I’d hate to think that Pulp played a role in this, and for the most part they didn’t, but their references to the decade, especially in music videos, were easy to shift into kitsch when filtered through even a single lens – see for example the performance by Gareth Dickinson as Jarvis on ‘Stars In Your Eyes’, where he was surrounded by pigtailed girls with clackers and a dog on wheels. Once again we can see that once art is out there in the world, it is impossible for the artist to control what is done with it, either by the public or the massed forces of light entertainment.

Inside Susan, then, is not nostalgic at all – there are no cultural references stopping it being set in the 60s or the 00s for that matter – but it captures a certain time in Jarvis’s life – those couple of years between O levels and A levels where life largely existed as a series of intervals between house parties. Much of it is unfiltered truth. There really was a girl called Caroline Lee who would pretend to be married to Jarvis, German exchange students really did jump out of the bedroom window, and the story about the ‘man who spends all day forcing felt-tip pens into people’s hands and then trying to make them pay for them’ is his own. The character of Susan herself is something of an amalgam of Jarvis’s own memories, and girls he knew at the time. While her thoughts are specific to a time and place, they are also typical of a certain type of teenager; one who finds daydreams and fantasies more interesting than everyday life, one who demonstrates little or no enthusiasm about their everyday existence, treating life decisions as trivia, or a game they can’t be bothered to play. Jarvis was one once, and so was I.

“I’d go to parties and try to cop off with girls and stuff… …I think the reason I started writing about it was that I thought I might be in danger of forgetting what it was like. Also, I liked the resilience of youth; people are always packing each other when they’re young – you’d be going out with someone and one day they’d say, ‘I’m packing yuh, yuh’re a right slag”, and nobody would think anything of it… …I liked the fact that everybody was so insensitive to each other, and quite abusive a lot of the time. It’s a sign of immaturity, I’m sure.”Jarvis in Q, May 1994.

Susan is essentially part of this world, as much as she feels excluded from it. There’s a sense that it’s all unacceptably juvenile, that she should get away from it all, but to where? Her vision of adulthood is still unformed, and consists of being able to get into pubs and “make lots of money from charging fat old men five pounds a time to look up my skirt.” It’s an odd kind of immature cynicism, built on a foundation of frustration and loneliness. There’s never a sign of anyone else understanding her, or of her wanting to be close to anyone else for that matter. Other people being described generally as annoyances or objects of disgust. We begin with her catching a bus to school at the late hour of 10.30am and end with her getting off and walking home. That combination of desire to escape and inability to make reasonable plans could surely only be written by somebody who’s been there themself – and to that end, at the close of the story, we shift perspective to the view of a retrospective onlooker:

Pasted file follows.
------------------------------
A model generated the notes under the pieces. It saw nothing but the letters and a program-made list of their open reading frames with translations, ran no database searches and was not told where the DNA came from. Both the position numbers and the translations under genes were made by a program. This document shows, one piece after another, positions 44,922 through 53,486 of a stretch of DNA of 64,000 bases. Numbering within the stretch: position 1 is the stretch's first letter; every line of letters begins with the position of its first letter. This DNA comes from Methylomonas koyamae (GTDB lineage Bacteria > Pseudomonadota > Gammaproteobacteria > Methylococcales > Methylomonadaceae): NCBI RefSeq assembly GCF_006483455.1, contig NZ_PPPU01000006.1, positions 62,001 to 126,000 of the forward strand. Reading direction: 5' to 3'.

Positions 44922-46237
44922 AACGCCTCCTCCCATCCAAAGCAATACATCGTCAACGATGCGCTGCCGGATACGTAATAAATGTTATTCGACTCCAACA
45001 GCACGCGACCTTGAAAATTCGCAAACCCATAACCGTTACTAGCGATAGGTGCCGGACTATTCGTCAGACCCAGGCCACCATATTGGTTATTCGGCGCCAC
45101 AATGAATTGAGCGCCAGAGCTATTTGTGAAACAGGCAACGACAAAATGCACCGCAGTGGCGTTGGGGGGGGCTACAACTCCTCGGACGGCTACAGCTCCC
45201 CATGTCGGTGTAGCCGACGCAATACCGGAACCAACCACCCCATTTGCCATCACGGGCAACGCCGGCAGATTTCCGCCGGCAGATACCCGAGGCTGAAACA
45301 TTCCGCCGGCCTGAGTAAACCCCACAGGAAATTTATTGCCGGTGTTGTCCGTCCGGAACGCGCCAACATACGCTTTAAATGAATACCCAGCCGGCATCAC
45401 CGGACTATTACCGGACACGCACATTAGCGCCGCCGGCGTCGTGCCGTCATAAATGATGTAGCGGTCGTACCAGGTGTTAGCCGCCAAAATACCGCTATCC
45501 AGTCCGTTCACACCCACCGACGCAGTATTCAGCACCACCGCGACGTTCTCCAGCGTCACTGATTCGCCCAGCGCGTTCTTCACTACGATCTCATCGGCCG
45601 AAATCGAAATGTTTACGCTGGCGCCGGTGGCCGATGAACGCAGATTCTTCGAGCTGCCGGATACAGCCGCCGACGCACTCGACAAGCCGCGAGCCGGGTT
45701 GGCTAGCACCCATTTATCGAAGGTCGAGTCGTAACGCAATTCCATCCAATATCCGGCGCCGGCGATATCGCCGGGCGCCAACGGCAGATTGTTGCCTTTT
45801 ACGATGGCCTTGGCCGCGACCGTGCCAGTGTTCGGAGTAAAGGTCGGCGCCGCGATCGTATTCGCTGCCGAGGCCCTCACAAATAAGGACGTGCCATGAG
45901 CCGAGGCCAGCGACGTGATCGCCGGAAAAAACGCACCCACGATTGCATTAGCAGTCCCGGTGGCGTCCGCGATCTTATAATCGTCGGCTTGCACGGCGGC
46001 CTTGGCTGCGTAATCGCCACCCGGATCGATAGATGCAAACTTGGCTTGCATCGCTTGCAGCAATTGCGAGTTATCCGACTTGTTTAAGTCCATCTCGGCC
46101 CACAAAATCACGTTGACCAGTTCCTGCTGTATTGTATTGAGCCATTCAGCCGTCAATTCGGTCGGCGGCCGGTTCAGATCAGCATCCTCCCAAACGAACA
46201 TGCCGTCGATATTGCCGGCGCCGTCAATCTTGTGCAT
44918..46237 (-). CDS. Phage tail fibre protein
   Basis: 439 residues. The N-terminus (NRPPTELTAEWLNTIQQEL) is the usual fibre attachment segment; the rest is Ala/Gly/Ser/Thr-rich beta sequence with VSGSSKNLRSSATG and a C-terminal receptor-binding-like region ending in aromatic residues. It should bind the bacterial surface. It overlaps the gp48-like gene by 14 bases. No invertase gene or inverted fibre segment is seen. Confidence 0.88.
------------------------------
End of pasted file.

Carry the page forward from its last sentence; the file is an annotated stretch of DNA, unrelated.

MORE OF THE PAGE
I suppose you think she’s just a silly girl with stupid ideas, but I remember her in those days. They talk about people with a fire within and all that stuff. Well, she had that alright – it’s just that nobody dared to jump into her fire and risk being consumed. Instead they put her in a corner and let her heat up the room, warming their hands and backsides in front of her, and then slagging her off around town.

It’s a very personal, slightly bitter reflection, projected onto another, expanded to encompass near-universality. At that age malicious gossip stands in for genuine intimacy, walls between people are too low. To genuinely affect another person is too easy – so subtle, measured relationships are impossible. All but the most callous get hurt. For many then, it’s a low point in life, albeit one that may well be fondly remembered later, when emotions are more settled and when people long to feel like they once did. That’s when nostalgia kicks in, and that’s why Inside Susan is refreshing in its lack of rose-tinted lenses.

We haven’t got to the music yet, so a few notes about that. It’s essentially a backing track, which is exactly what’s required*. On a casual listen it sounds like one of the band’s jams, but I suspect that it’s something more constructed than that. Beyond Candida’s keyboard motif it sounds like a programmed track – loops of recorded sound slotted together in the studio. There are a couple of clues that make me suspect this is the case – firstly the complete lack of a live version of the song, and secondly the way Russell’s guitar sounds like a series of freeform riffs cut up and placed at their most effective locations, often multi-tracked on top of itself, as is Jarvis’s voice. The only thing that sounds live is Nick’s drums. Anyway, it’s only a theory, but I’d like to see what other people think.

However it was constructed, it’s fairly wonderful – restrained but accomplished, together but never showy about it. There’s no chorus there, just a series of peaks and troughs – a low-key bed for the story, exactly what’s needed after the effervescence of ‘Stacks’. Jarvis plays his part by putting in a restrained performance too, only adding occasional drama on lines like “…queuing up to take me out for dinner!” It sounds effortless – a thoughtful, well-written story given time to breathe, and it’s hard to fault it in any regard.

*If this were still the 80s there would doubtlessly be some kind of effort to fit the music to the story – and the song would suffer for it.